Written by Rev. Cameron Trimble, CEO of Convergence
Each of us has days when we are hopeful about the world that might emerge from this pandemic. Then we have days when we are heartbroken with grief over all that has changed and what we have lost.
Today, I am heartbroken.
I am heartbroken that we live in a world where a 25-year-old black man named Ahmaud Arbery goes out for a jog. Two white men, a father and son, believed he looked like a person responsible for a series of home invasions in the community. They call the police. But instead of waiting, the two white men arm themselves with guns and accost Ahmaud. They shoot him twice with a shotgun, killing him. As of today, both of the white men involved in this case remain unprosecuted.
What was Ahmaud Arbery’s crime? He was JOGGING WHILE BLACK. He was unarmed. He ran that path almost every day. He had done nothing wrong. He was someone’s son. He loved and was loved. He never should have died.
I am heartbroken. So many of us are. And none of us should let this pass.
Rev. Dr. Jacqui Lewis, Senior Pastor of Middle Collegiate Church in NY makes this clear: “If Christians do not confront Ahmauh Arbrey’s lynching and cry for justice, words we speak about the cross are hollow. One cannot follow Christ but ignore neighbors’ crucifixions. The silence in much of white Christianity reveals a tradition that worships whiteness, not Jesus.”
For those of us with white skin that protects us from even having to consider the question “is it safe to jog in my neighborhood?” we hold the responsibility to stop this madness. This cannot wait. We dare not say, “It will be better in time.” We dare not say, “We don’t know all the facts, so let’s not pass judgment” while we wait for the news cycle to move on. We dare not say, “All lives matter (and maybe black ones too).” We dare not. For we cannot possibly create a new world more just than the one we leave behind if we carry forward our silence, cowardice and shame.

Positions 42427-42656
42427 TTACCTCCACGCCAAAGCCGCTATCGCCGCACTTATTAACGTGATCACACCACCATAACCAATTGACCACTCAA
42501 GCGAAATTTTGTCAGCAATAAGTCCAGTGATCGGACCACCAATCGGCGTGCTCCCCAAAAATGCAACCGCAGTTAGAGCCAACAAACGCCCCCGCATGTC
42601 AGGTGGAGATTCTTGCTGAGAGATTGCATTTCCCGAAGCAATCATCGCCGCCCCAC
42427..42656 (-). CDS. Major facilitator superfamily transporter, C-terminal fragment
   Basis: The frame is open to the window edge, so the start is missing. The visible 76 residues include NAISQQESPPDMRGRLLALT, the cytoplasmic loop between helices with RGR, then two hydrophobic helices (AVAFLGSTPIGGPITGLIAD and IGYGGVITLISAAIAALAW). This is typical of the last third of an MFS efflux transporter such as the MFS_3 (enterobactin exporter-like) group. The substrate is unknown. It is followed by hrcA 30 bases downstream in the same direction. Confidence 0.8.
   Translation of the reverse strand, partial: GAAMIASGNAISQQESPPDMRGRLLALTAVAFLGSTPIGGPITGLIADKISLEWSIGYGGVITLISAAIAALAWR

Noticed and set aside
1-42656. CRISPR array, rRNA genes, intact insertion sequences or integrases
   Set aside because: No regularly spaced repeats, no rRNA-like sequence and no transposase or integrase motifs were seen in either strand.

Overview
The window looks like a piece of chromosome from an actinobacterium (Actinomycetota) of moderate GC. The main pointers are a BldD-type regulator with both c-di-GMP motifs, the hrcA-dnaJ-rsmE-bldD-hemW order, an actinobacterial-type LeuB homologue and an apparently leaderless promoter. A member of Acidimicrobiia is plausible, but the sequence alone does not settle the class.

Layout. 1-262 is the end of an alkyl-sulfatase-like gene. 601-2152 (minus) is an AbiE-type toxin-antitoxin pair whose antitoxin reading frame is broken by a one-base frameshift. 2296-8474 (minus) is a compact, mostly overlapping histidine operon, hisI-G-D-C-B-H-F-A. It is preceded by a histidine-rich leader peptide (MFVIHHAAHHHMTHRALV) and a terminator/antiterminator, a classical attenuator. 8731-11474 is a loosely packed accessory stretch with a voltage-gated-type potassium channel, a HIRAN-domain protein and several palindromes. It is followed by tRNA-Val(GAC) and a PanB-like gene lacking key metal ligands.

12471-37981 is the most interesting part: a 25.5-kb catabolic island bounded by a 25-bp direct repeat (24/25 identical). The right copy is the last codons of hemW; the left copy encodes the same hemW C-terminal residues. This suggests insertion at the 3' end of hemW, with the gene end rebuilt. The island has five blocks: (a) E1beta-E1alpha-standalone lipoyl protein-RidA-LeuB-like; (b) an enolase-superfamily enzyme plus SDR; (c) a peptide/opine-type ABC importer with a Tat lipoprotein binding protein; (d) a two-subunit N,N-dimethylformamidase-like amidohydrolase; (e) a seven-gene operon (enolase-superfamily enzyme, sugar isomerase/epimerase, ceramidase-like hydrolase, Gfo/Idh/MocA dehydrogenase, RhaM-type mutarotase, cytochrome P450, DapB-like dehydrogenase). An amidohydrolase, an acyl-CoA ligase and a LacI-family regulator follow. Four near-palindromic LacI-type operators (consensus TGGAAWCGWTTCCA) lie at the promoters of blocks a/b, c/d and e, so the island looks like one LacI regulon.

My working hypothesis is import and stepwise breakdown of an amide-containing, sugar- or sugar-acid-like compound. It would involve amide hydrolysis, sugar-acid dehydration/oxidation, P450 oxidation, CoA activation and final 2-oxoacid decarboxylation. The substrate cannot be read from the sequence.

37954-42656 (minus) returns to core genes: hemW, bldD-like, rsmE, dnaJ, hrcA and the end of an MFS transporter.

I have never been more hopeful for our future and the world we can create, but we cannot weaponize that hope for the sake of excusing our complictness in sustaining systems that take innocent lives. We need a better world starting today.
For those of you already immersed in this work, I thank you for your courage. For those of you wishing to be, I invite you to join the movement. For those of you offended by my words, I invite you to explore why they bother you and why this matters. We all must start where we are, doing all we can, to create a more just and generous world.